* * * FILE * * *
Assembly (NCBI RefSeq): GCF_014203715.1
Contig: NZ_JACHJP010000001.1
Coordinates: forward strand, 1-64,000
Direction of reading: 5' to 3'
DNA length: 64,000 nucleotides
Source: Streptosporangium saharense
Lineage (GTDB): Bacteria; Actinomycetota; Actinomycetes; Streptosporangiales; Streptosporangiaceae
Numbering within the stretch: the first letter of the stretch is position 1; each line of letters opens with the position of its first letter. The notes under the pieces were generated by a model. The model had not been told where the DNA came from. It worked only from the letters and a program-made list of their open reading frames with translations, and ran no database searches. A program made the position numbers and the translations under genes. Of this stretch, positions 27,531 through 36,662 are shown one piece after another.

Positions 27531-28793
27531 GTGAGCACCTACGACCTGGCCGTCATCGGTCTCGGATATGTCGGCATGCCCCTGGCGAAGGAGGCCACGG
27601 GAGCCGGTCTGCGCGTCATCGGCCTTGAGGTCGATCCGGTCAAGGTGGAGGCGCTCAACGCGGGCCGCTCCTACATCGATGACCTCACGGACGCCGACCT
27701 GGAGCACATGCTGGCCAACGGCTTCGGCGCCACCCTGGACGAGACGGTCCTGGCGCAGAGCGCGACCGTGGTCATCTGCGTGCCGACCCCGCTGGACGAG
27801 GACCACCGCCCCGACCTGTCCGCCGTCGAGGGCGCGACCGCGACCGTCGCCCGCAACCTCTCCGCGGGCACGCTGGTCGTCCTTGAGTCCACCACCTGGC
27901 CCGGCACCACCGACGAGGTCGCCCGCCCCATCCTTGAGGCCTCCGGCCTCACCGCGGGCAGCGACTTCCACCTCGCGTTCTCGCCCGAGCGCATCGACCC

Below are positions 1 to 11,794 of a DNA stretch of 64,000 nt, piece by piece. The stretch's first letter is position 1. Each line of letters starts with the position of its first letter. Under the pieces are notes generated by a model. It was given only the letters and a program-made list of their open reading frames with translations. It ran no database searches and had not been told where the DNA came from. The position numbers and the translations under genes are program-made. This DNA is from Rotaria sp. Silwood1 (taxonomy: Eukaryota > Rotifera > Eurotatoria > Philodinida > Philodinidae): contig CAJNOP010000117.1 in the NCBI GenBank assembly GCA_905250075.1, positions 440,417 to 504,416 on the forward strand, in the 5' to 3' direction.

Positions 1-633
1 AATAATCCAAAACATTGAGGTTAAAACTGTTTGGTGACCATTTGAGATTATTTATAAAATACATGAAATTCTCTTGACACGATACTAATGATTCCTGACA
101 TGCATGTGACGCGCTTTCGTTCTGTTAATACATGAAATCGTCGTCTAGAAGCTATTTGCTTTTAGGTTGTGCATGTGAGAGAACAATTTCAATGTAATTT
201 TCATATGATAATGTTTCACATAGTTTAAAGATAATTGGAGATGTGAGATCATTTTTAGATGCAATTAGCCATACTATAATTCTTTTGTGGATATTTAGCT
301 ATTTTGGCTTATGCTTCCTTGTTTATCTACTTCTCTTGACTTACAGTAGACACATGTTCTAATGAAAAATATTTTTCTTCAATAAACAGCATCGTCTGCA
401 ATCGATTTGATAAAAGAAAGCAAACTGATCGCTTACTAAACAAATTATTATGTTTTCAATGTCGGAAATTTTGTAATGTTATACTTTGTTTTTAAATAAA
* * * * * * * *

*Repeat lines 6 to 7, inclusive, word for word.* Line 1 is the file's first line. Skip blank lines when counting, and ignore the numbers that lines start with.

Source: Streptosporangium saharense
Lineage (GTDB): Bacteria; Actinomycetota; Actinomycetes; Streptosporangiales; Streptosporangiaceae